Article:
My daughter is still looking at it in terms of discrete moves to accomplish: sit spin, back camel, Bielman, double Axel. But I recognize that what separates the famous skaters from those just temporarily at the top of their sport is that the famous skaters transcend the moves -- they master them, but then they move on. They incorporate the moves into their intended communication and effusion, rather than trying to imbue the individual moves with their expressions.

In other words rather than using expressions that they apply as a toolset to their moves, they instead internalize the moves and then use them as the tools of their expression.

Well, I don't even know if it's proper for me to discuss this with my daughter -- it actually has to come from her own soul. And it also has to happen after her surgery. And it's also dangerous: it creates an environment where expression can get ahead of physics and result in crashes.

So these were all of my thoughts, but I never said a word more to her about them.

Thursday, February 3, 2011

- soul service


After a long hiatus from the rink, I need to get my sea legs back under me as to the equity and clearance flow of the place. I had forgotten about most of it, but I recall it has some of the appropriate sublimates for athlete/artists who are at work. I sense however that the real soul of skating is not about the work, and it's not about the show.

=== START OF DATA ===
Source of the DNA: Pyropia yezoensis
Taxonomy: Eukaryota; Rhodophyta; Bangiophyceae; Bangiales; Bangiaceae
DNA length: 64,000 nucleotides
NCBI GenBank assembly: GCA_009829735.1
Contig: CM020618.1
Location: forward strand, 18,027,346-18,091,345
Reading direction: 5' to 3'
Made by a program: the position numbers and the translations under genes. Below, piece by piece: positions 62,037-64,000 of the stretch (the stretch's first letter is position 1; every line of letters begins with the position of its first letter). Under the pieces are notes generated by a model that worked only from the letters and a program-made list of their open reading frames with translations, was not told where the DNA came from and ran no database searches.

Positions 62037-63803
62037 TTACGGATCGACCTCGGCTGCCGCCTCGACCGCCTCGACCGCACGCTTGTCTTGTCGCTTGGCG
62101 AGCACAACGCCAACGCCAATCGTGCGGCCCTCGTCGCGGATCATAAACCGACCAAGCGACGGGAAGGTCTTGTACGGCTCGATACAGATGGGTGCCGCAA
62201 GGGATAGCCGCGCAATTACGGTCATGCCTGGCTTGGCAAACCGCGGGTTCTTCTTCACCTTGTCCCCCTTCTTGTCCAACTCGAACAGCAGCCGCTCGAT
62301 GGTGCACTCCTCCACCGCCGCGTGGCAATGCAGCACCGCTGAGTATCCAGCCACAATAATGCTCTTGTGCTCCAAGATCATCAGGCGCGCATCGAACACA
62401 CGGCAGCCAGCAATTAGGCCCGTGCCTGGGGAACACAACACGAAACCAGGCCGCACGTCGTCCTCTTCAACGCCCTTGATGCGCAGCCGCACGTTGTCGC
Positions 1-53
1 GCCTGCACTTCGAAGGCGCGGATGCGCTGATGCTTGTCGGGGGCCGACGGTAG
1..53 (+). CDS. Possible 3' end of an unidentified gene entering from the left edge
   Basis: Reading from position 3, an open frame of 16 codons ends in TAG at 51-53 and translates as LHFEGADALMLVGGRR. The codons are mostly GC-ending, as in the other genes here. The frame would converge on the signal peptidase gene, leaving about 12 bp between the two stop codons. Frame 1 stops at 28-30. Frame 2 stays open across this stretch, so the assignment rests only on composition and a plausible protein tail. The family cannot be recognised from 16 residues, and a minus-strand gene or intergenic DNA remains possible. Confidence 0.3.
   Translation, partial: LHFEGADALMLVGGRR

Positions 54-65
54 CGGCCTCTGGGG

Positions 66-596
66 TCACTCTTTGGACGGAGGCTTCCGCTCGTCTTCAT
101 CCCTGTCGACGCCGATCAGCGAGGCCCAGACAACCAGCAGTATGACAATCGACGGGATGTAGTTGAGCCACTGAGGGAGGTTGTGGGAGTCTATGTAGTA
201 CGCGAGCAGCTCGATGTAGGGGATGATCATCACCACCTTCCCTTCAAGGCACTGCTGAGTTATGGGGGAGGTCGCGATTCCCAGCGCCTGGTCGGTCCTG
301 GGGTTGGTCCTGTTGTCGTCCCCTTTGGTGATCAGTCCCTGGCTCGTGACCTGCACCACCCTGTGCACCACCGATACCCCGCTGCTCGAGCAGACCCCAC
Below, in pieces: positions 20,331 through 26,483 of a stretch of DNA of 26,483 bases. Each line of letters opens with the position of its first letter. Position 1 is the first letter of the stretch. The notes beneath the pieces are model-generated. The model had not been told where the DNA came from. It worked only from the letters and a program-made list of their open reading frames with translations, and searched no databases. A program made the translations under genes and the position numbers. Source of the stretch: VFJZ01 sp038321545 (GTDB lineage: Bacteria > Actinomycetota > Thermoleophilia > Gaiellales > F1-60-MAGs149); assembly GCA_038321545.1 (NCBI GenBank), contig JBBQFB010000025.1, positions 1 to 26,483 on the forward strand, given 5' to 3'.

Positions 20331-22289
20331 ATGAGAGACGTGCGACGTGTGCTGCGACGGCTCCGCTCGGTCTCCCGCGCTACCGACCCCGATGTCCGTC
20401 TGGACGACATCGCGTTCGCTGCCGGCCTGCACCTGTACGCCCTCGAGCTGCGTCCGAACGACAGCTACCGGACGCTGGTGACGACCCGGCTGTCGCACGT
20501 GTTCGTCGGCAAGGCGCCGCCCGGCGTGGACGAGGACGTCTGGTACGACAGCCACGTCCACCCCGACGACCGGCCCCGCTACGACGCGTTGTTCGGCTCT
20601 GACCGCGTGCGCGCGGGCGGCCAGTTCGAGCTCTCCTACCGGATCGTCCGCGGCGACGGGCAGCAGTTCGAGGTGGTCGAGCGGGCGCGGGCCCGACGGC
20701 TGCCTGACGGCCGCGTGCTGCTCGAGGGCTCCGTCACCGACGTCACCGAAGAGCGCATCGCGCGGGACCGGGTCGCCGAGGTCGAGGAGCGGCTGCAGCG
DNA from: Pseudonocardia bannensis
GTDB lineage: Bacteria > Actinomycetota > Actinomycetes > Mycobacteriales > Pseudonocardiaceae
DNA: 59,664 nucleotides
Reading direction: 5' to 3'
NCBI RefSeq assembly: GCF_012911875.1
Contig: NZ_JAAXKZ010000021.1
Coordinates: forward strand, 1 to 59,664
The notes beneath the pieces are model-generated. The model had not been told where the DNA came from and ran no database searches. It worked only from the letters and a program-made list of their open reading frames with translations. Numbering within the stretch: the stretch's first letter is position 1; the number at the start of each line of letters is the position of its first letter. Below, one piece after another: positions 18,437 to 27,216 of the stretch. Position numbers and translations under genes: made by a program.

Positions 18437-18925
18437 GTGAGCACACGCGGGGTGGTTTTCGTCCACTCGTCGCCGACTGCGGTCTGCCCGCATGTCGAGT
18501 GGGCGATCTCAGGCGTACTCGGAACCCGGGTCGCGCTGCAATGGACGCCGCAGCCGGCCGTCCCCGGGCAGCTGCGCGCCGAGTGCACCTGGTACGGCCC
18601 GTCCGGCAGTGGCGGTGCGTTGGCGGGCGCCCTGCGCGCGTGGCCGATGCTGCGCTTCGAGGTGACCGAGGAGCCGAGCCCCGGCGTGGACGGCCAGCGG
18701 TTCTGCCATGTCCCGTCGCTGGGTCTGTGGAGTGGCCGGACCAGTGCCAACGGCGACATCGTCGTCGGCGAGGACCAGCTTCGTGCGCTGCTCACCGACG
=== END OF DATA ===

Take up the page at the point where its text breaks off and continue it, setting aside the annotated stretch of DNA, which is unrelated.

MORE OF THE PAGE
I keep saying over and over and over (until I'm convinced) that skating is only about the soul, and the art and athleticism are primarily support for that soul service. But it's not about self-service either: it's about preparation for carrying the dreams and hopes of spectators... it's about fabricating a source of inspiration.

As usual my tiny little cog in the whole bailiwick is just to pin the center: to be the torque-point and wormhole to allow the artists to project themselves across their service timeliness and to alert the athletes to balance their long term fitness with their immediate training objectives. So I take the very very long view, generally concerned more with continuity.

I suppose that is part and parcel with my attachment to the sport more as a parent than as a participant. Of course I defend my kid by assuring that she takes adequate precautions and gets treated equitably. But because I view the sport as an activity and also have a much longer view of my kid's life, I also have a broader view of what she does in the context of how it helps her grow up in general.

Yet I focus on what is in the best interest of the sport more than any personal gain for my kid. If I had a million dollars (rich uncle? lotto?) to spend specifically earmarked toward ice skating, I would put it toward things that benefit the sport much more quickly than expensive and marginally effective incremental training for my kid.

Skating grace comes from helping people in a small, courteous, non-selfish manner. It comes from putting the comfort of other people above your own. It is not something manufactured through ballet class or artistic posing or muscle training or choreography. Grace is the outward expression of a pure and egoless soul. Those of us in the backstory -- parents and coaches alike -- recognize that, and create a positive space for the skaters to accomplish that service.